Our parish’s redevelopment started 33 years ago. On 9 February 2023 it will be exactly 33 years since the original St Peter’s, Maroochydore hall burnt down in an electrical fire. Parishioners arrived for church the following morning to find the hall they had built with their own hands in ashes.
Hall number two rose from these ashes in 1992. Because finances were limited and we were planning for a forthcoming whole-site redevelopment, we were only able to erect a removable building. The temporary building could not contain toilets, so we made do with demountable toilets for 30 years, which meant many a dash in the rain.
The very helpful ACSQ Property Team, especially Laurel George and Hiro Kawamata, presented us with several different re-development and selling options. As part of our discernment process and in ongoing conversation with the Property team, we initially considered selling both the Maroochydore and Mooloolaba parish sites and purchasing a new site centrally located between the two Sunshine Coast suburbs.
It’s important for churches to be discerning with their resources, including their properties. We discerned that in order to be good stewards and to ensure ministry sustainability that we needed to focus our mission where God is active. The Maroochydore site, which is in the heart of the local CBD, is both visible and accessible to the community. There is also much need nearby, with many people sleeping rough requiring regular TLC, and increasing numbers of retirees and young families moving close by as residential developments spring up around us.
So we felt led to retain the Maroochydore property and to sell the Mooloolaba site. The sale proceeds went into a property trust immediately to accumulate interest for the future build, which was completed about 15 years after the sale. If we had held onto the Mooloolaba property, our missional effectiveness would have been diminished.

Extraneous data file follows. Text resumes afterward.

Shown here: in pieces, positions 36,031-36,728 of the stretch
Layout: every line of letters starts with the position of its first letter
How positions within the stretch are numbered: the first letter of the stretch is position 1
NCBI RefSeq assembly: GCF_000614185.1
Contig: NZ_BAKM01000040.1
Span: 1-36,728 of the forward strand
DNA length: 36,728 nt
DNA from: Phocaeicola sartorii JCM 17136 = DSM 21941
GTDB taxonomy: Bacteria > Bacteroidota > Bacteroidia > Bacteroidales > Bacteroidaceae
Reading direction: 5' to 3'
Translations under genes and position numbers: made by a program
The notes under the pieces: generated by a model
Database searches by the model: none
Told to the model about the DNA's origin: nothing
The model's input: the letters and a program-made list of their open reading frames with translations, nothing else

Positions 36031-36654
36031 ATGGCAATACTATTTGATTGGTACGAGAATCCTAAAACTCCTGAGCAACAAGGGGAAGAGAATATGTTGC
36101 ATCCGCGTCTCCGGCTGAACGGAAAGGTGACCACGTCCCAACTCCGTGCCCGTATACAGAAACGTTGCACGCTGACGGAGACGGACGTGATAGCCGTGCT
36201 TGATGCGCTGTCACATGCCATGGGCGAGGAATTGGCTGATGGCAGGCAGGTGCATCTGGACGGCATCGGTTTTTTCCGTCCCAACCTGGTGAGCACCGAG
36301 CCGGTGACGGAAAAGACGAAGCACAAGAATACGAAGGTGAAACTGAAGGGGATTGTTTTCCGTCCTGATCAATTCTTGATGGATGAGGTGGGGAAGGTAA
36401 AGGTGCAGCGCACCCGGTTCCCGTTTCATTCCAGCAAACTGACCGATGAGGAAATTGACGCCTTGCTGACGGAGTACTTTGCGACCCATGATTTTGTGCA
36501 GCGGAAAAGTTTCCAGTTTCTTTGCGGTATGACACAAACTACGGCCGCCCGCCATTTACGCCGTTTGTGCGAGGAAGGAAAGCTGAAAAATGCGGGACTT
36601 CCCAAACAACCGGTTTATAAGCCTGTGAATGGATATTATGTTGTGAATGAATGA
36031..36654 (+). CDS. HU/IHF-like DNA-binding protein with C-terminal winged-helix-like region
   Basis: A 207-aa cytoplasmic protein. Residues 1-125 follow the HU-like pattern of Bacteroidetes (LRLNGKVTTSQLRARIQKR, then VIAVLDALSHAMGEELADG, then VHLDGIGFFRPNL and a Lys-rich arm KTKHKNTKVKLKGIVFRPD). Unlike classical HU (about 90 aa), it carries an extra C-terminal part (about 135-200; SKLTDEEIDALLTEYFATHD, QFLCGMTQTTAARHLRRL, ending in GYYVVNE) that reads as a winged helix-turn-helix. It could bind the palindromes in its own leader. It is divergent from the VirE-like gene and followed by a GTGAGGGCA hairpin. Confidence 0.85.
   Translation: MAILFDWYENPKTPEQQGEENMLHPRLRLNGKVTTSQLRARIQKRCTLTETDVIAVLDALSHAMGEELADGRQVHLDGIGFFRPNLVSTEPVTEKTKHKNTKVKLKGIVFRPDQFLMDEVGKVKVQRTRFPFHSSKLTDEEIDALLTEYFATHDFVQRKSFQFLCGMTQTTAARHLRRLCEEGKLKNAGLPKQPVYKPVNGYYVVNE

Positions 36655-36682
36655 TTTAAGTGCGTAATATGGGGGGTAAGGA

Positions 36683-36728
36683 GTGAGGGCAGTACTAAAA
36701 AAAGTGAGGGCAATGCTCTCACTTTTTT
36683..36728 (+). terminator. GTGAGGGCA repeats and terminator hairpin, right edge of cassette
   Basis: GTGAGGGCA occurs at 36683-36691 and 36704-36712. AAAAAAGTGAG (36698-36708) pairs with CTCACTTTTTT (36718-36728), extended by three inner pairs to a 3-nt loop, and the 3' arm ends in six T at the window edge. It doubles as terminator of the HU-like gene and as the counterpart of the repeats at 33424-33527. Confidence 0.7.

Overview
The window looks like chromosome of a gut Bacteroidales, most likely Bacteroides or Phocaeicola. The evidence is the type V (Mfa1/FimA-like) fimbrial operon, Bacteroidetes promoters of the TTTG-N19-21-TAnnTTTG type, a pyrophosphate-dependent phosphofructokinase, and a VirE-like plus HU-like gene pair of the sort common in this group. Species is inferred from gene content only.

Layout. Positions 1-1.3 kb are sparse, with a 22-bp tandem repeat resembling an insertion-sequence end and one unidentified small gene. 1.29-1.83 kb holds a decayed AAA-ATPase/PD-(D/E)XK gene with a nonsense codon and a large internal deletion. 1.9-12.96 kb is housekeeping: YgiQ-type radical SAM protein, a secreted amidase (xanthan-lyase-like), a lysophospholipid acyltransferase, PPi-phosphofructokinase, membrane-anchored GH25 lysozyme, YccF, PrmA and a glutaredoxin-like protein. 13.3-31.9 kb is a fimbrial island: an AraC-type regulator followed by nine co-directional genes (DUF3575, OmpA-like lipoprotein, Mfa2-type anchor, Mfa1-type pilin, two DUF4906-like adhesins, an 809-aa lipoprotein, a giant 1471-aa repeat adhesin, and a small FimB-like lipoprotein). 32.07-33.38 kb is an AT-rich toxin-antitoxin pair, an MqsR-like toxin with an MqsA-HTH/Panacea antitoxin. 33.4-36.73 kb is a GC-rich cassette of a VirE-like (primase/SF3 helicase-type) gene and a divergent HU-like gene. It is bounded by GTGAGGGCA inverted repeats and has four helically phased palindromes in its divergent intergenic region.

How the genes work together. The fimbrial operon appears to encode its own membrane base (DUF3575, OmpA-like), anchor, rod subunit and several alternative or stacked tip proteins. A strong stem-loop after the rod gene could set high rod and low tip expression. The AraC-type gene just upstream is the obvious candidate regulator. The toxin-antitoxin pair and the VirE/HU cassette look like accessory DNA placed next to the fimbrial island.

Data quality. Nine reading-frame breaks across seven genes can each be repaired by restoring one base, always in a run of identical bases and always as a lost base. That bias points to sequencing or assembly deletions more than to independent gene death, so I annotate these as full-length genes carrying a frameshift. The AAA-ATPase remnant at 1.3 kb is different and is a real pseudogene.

If you are doing a site development, it’s vital to look to the future where you believe God is calling you. As we prayed through the discernment process, we thought and prayed ahead into the future and what we would need. So we considered how we could redevelop the site for God and God’s people, including for families and our growing outreach care ministry (we are currently applying for DGR status with the assistance of the highly experienced Teresa Day from the General Manager’s Office).
Throughout the whole re-development process we have been focused on the question, “How can we bring glory to God in this site redevelopment?” Our prayer led us to focus on future needs and where the energy and activity are happening so we can organically join in. Through our Parish Ministry Council (what we call our parish council), we developed this “St Peter’s Vision Prayer”:
“Almighty God, we give thanks for all the blessings you have given this parish over more than 100 years and for all who have worshipped and served you in this place. Living God, we read in your word how you led your servants of old to build places of worship to lift your praises and proclaim your faithfulness. We believe the vision we have before us for the redevelopment of this site is from you. We know that in our own strength and with our own resources we are not able to bring this vision to reality. We come to you, humbly relying on you completely for the fulfillment of this plan, knowing it will be to your honour and for the purposes to which you have called us for the growing of your Kingdom. Help us to work together in love and unity, in total obedience to your guidance and with total trust in you. Through Jesus Christ, our cornerstone upon which we build. Amen.”
We are thrilled with our new re-development, which was blessed and re-dedicated by Bishop Jeremy Greaves in late November.
The site redevelopment consists of a new hall, with toilets inside that we consider to be a luxury; a semi-commercial kitchen; compliant amenities for people living with disability and their carers; storage on the ground floor; parish offices; and, meeting and conference spaces.